kaleen_calous3:02 pm 01 Aug 23

Absolutely hilarious! What is it with trains in Australia? Decades of discussion, endless reviews and political expediency. Surely you have to eventually come to the conclusion that quality, publicly accessible transport is the mark of a society that is mature and equitable and one that believes in a low carbon future. Unfortunately NSW doesn’t want to pay for what it sees as a bunch of alien fat cats within its borders. The ACT can’t afford it so the Commonwealth needs to take control but unfortunately Utopian dysfunction will likely prevail.

National infrastructure between all capital cities demands Federal funding. Trains and buses between Canberra and Sydney are fuller now, with air travel being ridiculously expensive. We paid federal taxes to support Qantas and they’ve repaid us with terrible services and high prices. We need better alternatives.

Many people must travel to Sydney for medical treatment that they can’t get in Canberra and can’t afford the plane. The train is slow but essential for many who’re sick, disabled and can’t sit still in their seat for the entire trip by bus or air. Enforced self government has not been good for Canberra in many ways, so it would be good to see the Feds help out.

Roads never pay there way either though. The good news is we are getting new trains as the NSW gov have secured newer trains than can go up to 160 km/h. So now we just need the tracks straigtened out a bit. We do the same for roads. People are starting to catch on that decent train services beat buses and planes in many areas. Especially business where a 3 hour service without having to pack away theirt laptop for take off and landing and to go from the lounge to the plane etc, means they get more work done.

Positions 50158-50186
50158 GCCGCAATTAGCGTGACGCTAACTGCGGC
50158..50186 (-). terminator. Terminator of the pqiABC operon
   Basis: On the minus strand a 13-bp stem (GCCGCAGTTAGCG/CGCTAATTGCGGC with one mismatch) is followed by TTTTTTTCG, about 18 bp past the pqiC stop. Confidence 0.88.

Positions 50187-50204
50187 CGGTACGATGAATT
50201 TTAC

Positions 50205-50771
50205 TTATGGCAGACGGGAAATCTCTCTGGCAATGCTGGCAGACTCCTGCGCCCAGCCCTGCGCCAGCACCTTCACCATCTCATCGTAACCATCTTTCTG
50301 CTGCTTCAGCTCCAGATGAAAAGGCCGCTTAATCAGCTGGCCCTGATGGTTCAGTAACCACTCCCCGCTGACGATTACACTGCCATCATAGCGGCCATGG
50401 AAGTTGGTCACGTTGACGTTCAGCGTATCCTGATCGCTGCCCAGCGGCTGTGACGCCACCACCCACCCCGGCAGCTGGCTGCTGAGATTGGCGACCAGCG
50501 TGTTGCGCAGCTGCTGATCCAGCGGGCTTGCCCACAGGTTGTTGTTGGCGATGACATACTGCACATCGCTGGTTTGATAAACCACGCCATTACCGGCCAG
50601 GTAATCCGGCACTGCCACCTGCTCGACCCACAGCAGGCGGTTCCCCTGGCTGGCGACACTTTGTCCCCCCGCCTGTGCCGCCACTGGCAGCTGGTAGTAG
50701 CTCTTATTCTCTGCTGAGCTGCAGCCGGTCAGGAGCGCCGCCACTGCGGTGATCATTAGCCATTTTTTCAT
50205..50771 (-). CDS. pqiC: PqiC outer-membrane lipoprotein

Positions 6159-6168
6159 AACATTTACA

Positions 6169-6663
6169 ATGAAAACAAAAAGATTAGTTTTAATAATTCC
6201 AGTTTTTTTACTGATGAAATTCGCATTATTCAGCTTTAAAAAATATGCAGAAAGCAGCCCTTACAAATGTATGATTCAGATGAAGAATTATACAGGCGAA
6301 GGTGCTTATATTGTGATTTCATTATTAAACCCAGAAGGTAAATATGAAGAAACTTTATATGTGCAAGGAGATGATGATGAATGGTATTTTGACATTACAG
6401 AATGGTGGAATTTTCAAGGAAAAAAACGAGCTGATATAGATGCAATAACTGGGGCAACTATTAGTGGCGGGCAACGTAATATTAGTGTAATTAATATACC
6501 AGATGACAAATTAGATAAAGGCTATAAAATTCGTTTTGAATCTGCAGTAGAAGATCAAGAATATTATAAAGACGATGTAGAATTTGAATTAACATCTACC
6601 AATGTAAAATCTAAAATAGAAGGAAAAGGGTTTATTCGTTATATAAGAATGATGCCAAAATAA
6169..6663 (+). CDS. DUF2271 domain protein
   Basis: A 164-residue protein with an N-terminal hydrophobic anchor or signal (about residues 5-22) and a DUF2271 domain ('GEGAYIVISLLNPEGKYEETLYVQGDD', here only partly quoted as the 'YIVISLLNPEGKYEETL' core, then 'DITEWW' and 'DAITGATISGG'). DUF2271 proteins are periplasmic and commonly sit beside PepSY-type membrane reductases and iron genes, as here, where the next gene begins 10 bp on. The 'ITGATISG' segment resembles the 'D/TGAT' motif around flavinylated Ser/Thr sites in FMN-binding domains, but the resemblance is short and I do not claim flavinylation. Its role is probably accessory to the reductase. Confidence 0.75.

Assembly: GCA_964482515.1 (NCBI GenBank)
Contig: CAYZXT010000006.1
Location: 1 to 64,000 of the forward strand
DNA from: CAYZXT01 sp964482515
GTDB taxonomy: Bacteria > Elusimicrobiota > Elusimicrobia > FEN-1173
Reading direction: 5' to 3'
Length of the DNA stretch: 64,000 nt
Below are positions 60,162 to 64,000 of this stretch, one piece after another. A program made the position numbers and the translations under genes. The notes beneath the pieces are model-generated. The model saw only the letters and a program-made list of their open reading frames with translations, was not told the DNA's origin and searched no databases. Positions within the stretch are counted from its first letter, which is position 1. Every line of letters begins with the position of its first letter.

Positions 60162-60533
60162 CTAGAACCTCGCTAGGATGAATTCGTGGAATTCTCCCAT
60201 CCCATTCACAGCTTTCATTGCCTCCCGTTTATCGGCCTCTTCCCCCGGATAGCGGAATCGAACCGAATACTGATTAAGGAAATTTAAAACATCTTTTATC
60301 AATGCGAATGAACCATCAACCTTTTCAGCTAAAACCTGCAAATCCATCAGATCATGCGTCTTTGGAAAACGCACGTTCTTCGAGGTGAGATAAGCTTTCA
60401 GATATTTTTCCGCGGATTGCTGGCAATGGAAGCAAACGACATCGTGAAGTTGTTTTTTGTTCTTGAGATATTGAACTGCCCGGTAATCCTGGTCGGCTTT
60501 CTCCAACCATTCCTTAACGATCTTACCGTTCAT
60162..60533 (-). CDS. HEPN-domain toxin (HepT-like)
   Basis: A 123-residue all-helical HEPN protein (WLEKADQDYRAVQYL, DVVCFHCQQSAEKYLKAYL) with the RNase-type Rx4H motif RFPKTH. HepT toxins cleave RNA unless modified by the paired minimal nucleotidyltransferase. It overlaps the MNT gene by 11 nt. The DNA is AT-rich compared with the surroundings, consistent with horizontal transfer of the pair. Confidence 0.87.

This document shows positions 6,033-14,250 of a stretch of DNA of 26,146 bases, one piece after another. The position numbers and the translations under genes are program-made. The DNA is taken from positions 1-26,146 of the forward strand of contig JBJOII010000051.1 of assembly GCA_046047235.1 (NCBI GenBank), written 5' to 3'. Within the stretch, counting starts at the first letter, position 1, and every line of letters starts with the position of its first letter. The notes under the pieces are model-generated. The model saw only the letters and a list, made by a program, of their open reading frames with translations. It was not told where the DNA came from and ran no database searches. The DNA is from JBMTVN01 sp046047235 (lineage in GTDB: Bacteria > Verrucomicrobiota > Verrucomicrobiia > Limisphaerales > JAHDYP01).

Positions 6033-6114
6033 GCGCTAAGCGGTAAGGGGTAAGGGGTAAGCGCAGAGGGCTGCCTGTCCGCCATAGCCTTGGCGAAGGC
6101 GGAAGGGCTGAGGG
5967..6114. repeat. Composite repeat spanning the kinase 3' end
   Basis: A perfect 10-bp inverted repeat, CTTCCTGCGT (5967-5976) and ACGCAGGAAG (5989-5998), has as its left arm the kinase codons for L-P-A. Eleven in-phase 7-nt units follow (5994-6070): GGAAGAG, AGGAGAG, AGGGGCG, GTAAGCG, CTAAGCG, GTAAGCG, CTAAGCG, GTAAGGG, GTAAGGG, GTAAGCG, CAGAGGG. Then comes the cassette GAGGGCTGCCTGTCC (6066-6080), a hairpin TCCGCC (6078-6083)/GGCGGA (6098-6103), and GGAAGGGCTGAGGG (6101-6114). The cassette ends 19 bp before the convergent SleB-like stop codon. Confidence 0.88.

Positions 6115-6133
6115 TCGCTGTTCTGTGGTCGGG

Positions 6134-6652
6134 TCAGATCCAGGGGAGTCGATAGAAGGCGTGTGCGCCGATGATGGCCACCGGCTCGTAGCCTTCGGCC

I do think fast rail will come though. Its just getting peoples mindset out of the fact that we don’t build infrastructure to make money directly. We do it to improve the fficiency of society which in turn improves productivity and lives of people and has a flow on effect. If we could put an actual real $ value on these things infrastructure would pay for itself, but we can’t. When they do a CBA if they don’t want it they undervalue all the things that don’t have a monetary value.

Europe has been straightening out their railway lines for 60 plus years, allowing relatively high speed travel. We could do the same Sydney to Canberra and have a two hour trip using a tilt train. This would make economic sense and put Qantas and Virgin out of business on this sector. Forget a very fast train – it will never pay its way.

Hilarious! This has been discussed since 1976. Currently there are hourly buses from Sydney to Canberra. Why do we need to spend billions on infrastructure because ‘trains’? No one can ever answer that question. Australia is in so much debt please stop p*ssing money up a wall. We can’t afford it.

We spend nillion on infrastructure for cars and buses as well. People just don’t seem to get upset by it. Alspo the train is far more superior than a bus and the prices for bus tickets are just going up with the cost of fuel. Most of the wolrd has worked this out. Yet in Australia we have people like you holding back meaningful progress and providing a decent transport system.

We can’t afford roads that keep filling up with more polluting cars and trucks, needing to be replaced and duplicated as well as being the major cause of road trauma, devastating injuries and deaths. Much cheaper to upgrade and maintain a national web of trains on good tracks between major cities, whether super fast trains or just more efficient.

I totally agree. We need cheaper Nike runners, e-scooters and bicycles to travel down to the coast, stop off at Poo Bear corner, etc.

I thought the Chaser covered this extensively quite few years ago.